Take the list of coaching clients of a sports agent, and there’s a good chance that it could be mapped like a family tree.
At the top branches, successful coaches such as Pete Carroll, and below them, several of that person’s current and former assistants usually follow. In Carroll’s case, that includes Lane Kiffin, Steve Sarkisian, Ed Orgeron and Sammy Knight.
The tight setup meant that as Orgeron fought for a permanent coaching job at USC in November, his agent, Gary Uberstine, was also helping fellow client Sarkisian through the vetting process for the same gig.
Similar situations arise a few times every year when an agent has multiple clients vying for a single coaching or playing position. The entanglements expose the deep clientele of a select few agents and their ability to leverage those connections to steer some of their talent to a team.
But several agents said fans who think one client might be getting unfairly pitched at the expense of a more favored client are overestimating the influence of agents in hiring decisions and underestimating the sophistication of coaches and players.
“If a conflict develops at some point, you have a discussion about it,” Uberstine said. “More often than not, they have a longstanding relationship and the client values that and believes the agent can represent them in an appropriate manner.”
USC athletics officials and Uberstine declined to specifically discuss the recent hiring of Sarkisian, which prompted Orgeron’s resignation.
“Our rule of thumb is to treat each person’s business as entirely their business, and not let one’s impact the other’s,” Uberstine said.
Uberstine had been through this before. Kiffin and Sarkisian competed for the Oakland Raiders’ coaching job in 2007. Sarkisian dropped out, leaving Kiffin to accept it.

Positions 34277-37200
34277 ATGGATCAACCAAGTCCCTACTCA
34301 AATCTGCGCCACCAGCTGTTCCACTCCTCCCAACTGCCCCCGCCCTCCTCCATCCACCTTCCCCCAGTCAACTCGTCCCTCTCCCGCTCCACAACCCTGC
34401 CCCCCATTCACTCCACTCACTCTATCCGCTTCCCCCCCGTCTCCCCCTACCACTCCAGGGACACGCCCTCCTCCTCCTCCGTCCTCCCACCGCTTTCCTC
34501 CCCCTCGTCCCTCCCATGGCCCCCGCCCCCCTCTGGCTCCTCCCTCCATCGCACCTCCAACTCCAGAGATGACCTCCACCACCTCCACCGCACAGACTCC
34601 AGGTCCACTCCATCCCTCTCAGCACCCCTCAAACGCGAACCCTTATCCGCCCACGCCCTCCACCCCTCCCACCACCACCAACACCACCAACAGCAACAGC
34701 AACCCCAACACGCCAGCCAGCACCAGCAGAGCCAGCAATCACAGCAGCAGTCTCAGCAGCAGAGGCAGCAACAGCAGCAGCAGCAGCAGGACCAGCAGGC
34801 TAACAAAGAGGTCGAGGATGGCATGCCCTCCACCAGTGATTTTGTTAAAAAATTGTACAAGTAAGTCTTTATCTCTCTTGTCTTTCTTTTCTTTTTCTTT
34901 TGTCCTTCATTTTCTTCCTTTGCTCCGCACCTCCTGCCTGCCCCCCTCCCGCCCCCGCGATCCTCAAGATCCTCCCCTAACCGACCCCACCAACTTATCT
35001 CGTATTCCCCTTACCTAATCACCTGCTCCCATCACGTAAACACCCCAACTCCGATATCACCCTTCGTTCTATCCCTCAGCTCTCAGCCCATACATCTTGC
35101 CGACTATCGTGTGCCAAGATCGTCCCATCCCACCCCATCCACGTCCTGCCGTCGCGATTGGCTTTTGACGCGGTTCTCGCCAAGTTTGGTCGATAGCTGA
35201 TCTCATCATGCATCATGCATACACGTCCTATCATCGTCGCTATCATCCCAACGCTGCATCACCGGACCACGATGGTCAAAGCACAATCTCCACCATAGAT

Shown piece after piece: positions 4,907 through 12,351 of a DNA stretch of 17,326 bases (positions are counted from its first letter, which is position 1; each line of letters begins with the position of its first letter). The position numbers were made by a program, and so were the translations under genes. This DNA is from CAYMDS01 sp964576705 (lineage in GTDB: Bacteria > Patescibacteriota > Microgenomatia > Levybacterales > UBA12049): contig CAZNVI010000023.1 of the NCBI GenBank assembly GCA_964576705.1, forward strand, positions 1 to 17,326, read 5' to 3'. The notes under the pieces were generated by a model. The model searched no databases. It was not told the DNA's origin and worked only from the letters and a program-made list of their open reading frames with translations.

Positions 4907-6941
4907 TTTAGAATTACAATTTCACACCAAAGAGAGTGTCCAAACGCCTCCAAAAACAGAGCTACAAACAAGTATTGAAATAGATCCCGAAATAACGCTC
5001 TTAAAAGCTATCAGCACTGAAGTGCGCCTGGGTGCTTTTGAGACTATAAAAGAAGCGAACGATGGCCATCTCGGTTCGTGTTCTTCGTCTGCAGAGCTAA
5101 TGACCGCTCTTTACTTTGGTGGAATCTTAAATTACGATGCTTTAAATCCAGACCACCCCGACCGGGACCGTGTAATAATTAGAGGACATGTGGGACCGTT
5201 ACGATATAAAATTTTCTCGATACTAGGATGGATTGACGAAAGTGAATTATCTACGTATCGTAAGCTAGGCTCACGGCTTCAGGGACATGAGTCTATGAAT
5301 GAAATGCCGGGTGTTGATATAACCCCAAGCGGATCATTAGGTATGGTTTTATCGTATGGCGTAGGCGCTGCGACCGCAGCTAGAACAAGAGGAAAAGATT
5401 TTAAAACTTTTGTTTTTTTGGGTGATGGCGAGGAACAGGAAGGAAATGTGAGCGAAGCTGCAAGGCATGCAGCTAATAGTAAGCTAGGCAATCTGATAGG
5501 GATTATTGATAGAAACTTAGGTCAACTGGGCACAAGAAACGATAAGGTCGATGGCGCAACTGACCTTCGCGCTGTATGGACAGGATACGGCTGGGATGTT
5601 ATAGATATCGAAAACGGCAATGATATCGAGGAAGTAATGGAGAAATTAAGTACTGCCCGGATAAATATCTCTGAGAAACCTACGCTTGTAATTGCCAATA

When Kiffin moved to the University of Tennessee after being fired by the Raiders, he switched to agent Jimmy Sexton, who has strong connections in the Southeast and counts among his clients South Carolina Coach Steve Spurrier and Alabama Coach Nick Saban. Kiffin, whose reputation can use some rehabilitation, was recently invited to Alabama for an idea session.
Sandy Montag, who represents several coaches as IMG’s head of clients, said a well-connected agent typically gives clients an advantage.
“Most clients would rather be with an agent that can put them in that position to get hired because another agent might not be able get that ear of the athletic director, general manager or TV network,” Montag said.
Alluding to the USC situation, NFL agent Bob Lattinville said one client may be made aware earlier that he’ll be replaced if he loses a big game to a crosstown rival. Or one client might be able to adjust expectations after an agent relays inside information on how a rival did in his interview.
“Clients are saying, ‘Don’t just stroke my ego, give me information that’s timely and useful,’ ” said Lattinville, who briefly worked at the same firm as Uberstine. “The access to information possible from a broad client pool far outweighs any perception of conflict of interest.”
Uberstine, who has been an agent for more than 25 years, met Carroll through a former colleague just before Carroll joined the New York Jets in 1990. The two have grown close, and Uberstine, who works in Encino, is among the advisors for Carroll’s charity, Win Forever. When it looked as if some of Carroll’s assistants at USC might be in line for head coaching jobs, Uberstine came recommended.
The UCLA graduate’s USC connection has helped him land several USC football alums as clients, including former NFL wide receiver Curtis Conway and Cleveland Browns tight end Jordan Cameron. Representing many players inevitably leads to conflicts, too. In one case, USC alum David Buehler and Sherman Oaks Notre Dame graduate Nick Folk, both Uberstine clients, became friends while competing for the Dallas Cowboys kicking job.
Lattinville said he has never received a call from a general manager asking which of two clients at the same position the team should sign. An agent is just asked to fill in blanks, such as injury history, a location preference or a contract value target.